Frozen Shoulder – What to do now

Sadly this version has no princesses or catchy tunes! But with a bit of help you can “Let it go” (sorry I couldn’t help myself!).

Adhesive Capsulitis

Frozen ShoulderThis is when the “capsule” that surrounds the shoulder joint becomes stiff and tense (adhesion). So the shoulder joint becomes “frozen” and painful to move.

With 3 bones, over 10 muscles groups and numerous ligaments and tendons the shoulder is a hugely complicated joint.

Frozen Shoulder, like “Tennis Elbow” or “Golfers Elbow” is one of those non-medical terms that is used as a catch all term to describe a whole bunch of conditions.

And there are actually a number of injuries that can imitate the symptoms of “Frozen Shoulder”:

  • Rotator cuff injury
  • Impingement syndrome
  • biceps tendonitis
  • supraspinatus tendonitis
  • bursitis
  • instability issues (as in, the shoulder could just pop out!)
  • osteoarthritis of the A/C (Acromioclavicular Joint) and/or the shoulder joint
  • and the neck can also cause problems!

Previous injuries, falls and dislocations can also alter how you move the joint long term, causing issues on either the injured side or the shoulder that is compensating.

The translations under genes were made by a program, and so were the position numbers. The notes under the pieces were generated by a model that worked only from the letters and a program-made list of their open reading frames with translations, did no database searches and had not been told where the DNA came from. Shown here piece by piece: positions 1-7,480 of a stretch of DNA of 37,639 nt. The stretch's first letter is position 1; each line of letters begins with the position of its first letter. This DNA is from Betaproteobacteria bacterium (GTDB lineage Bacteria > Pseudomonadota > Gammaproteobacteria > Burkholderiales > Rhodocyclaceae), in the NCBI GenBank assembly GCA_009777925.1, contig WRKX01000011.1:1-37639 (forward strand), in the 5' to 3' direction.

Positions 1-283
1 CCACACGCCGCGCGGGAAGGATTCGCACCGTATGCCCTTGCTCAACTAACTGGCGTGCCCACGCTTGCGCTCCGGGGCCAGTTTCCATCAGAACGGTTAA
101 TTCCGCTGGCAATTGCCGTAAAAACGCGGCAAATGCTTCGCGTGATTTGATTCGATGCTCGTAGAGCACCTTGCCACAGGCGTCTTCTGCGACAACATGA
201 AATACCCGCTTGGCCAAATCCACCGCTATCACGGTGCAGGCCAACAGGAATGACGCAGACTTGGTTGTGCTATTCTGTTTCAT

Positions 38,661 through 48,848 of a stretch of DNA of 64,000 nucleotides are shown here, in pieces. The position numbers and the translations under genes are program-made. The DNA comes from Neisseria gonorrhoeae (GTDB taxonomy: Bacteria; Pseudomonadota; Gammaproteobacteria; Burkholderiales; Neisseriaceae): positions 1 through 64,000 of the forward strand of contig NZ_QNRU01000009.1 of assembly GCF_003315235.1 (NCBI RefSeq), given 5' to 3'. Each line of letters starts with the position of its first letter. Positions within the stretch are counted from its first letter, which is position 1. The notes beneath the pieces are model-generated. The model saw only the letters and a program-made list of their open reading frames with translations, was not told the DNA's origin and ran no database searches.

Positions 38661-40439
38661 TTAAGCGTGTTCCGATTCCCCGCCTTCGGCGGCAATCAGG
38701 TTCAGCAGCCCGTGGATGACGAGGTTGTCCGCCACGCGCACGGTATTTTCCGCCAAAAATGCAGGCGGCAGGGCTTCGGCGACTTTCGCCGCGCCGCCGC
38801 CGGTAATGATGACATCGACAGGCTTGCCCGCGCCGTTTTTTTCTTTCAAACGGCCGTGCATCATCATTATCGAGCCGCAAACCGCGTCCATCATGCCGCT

What to do?

I know I’m going to sound like a broken record here but, the first step is always a full, detailed, clinical assessment. There is so much going on at the shoulder that your therapist should always spend the time doing a proper investigation before starting work to make sure that you are treating the correct shoulder for the correct problem (and not the neck, upper back or opposite side!). Taking the time at the beginning will save you a LOT of time (and money!) later.


Your treatment should include deep tissue work to help these big muscle groups. It will probably also include some electrotherapy, again to get deep into these big, strong muscles.

There should also be some homework, the shoulder joint needs to be stable, and that stability needs to be taught and practiced.

If you’re a sports person we should also assess how you move and swing in your sport, it might be that some minor corrections to your serve or golf swing get you moving a LOT quicker.

Here at the clinic I often include Magnetic Resonance Therapy to get the shoulder moving again and strengthen the joint. This is also really great for preventing future dislocations as it strengthens all those ligaments and tendons holding the shoulder in place.